Get informed. See "reality" through the eyes of those outside the United States. Even if you don't agree with the "other side," at least you will understand, and understanding always takes the wind of anger out of the sails of conflict.

When the truth is known we all can see that what is best for me is also good for you and what is best for the U.S. is also good for all the other countries.

Anam Kinsey
Paia, Maui

President was warned, but didn't take heed

At his press conference last Tuesday, President Bush dismissed the Aug. 6, 2001, briefing memo warning that al-Qaida wanted to use planes to crash into U.S. buildings as only historical background. If Bush had been the captain of the Titanic, he would have claimed that they were just stopping for ice.

Joseph Geden

Senator's remarks insult OHA members

In the April 2 article "OHA signs on to Lingle's school plan," Sen. Norman Sakamoto (D-Salt Lake, Foster Village) said that the Office of Hawaiian Affairs endorsed the governor's education reform bill because the trustees don't understand the issue.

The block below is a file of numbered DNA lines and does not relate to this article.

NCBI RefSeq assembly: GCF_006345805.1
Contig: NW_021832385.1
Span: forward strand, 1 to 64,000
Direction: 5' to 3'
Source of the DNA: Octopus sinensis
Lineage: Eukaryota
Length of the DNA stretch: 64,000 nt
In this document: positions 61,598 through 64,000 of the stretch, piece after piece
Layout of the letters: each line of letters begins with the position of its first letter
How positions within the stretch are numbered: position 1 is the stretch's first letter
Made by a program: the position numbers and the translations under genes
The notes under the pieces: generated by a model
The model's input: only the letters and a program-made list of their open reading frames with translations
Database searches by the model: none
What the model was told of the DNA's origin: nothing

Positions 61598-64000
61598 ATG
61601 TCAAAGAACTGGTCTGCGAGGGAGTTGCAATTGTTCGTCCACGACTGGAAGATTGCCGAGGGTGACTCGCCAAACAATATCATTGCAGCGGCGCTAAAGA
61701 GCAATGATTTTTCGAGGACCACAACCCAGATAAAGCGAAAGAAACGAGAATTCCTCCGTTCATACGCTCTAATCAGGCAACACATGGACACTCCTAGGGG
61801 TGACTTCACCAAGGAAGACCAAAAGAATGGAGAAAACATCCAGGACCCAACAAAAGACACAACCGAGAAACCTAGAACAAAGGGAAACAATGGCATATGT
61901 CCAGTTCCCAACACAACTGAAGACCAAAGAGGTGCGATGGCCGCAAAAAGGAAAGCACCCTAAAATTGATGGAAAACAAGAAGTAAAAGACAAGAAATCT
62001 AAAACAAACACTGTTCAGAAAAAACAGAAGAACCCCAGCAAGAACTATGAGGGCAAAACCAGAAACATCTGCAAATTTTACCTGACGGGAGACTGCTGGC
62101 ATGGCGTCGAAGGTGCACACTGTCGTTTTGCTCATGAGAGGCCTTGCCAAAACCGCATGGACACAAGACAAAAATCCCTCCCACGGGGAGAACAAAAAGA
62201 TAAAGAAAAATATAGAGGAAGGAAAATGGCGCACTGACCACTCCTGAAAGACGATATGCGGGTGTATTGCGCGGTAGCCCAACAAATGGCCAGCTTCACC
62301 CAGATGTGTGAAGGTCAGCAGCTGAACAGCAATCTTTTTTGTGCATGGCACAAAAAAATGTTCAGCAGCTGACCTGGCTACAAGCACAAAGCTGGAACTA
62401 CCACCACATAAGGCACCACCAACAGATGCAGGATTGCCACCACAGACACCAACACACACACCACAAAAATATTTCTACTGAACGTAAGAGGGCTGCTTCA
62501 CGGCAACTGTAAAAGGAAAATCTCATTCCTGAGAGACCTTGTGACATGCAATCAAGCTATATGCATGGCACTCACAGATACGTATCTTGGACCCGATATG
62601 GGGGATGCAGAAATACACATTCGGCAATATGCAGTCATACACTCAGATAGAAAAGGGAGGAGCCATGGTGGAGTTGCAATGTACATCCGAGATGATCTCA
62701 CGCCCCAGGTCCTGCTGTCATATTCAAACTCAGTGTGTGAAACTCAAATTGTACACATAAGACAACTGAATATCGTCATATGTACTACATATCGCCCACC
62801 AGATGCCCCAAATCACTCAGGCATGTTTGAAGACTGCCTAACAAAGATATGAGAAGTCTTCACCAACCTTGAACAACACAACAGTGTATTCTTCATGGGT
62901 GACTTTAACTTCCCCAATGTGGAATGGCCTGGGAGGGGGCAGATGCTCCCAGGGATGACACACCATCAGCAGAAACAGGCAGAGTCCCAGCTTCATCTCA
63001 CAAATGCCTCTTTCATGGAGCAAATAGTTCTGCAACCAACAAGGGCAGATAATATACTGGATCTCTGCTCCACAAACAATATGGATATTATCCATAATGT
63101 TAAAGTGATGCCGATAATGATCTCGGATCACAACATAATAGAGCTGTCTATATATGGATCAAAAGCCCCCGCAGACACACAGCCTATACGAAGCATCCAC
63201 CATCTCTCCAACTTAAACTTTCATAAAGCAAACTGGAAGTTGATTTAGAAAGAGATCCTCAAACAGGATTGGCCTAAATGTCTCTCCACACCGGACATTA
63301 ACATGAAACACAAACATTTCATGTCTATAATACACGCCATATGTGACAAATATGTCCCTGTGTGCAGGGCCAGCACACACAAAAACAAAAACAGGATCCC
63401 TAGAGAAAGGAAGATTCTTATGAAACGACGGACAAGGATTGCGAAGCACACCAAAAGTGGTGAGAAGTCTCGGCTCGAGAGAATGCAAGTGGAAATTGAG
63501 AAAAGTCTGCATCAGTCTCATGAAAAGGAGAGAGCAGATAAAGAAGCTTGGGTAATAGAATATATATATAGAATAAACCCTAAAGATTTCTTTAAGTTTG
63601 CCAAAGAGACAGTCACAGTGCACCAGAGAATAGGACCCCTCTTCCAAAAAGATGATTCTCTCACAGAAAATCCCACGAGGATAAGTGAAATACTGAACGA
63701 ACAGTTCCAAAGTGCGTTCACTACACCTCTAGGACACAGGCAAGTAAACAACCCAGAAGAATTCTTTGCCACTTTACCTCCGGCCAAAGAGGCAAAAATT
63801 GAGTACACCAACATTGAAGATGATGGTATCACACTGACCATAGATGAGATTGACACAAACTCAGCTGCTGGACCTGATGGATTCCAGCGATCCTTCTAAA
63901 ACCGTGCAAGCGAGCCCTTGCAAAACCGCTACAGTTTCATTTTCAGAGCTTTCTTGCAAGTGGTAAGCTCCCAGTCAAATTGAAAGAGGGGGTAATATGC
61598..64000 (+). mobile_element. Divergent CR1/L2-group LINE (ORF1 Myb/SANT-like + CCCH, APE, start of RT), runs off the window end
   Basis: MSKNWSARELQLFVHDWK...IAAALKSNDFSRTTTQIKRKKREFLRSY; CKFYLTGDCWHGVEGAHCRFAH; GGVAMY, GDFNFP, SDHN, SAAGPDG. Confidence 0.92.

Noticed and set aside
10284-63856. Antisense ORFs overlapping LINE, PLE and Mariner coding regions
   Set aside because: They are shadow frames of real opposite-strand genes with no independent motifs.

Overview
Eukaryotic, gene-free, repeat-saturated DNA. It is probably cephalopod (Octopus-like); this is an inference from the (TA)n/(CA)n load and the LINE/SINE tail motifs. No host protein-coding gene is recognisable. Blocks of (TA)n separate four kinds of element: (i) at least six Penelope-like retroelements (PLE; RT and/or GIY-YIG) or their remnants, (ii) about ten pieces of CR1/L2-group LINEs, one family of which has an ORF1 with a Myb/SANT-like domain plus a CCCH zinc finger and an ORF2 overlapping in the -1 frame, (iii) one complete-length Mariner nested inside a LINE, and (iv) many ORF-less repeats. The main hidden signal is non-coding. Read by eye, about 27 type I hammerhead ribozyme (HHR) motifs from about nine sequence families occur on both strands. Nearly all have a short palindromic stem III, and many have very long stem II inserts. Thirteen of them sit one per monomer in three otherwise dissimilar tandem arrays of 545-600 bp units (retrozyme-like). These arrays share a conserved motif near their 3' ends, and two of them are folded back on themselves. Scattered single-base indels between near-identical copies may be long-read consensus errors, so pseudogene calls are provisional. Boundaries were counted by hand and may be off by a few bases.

What does he mean by that? Is he implying that OHA members would vote on a complicated matter without under- standing the issue, or does he mean they are not capable of understanding a complicated issue?

Keoni Willing

Reform bill undermines legislators' argument

The Legislature has failed the people again. In their infinite wisdom, legislators have decided to cut short the debate and consideration by the voters of the governor's education proposals for multiple local school boards. Yet their plan is seriously flawed and fake reform.

Decentralizing education by empowering principals and school councils is in direct opposition to retaining the current centralized Board of Education. So who has the power -- the schools or the BOE?

Further, does the Legislature want to centralize or decentralize? The message being sent is confusing and ripe for more turmoil in school governance. Further, how can you take away or reduce the powers of an agency that is embedded in our state Constitution?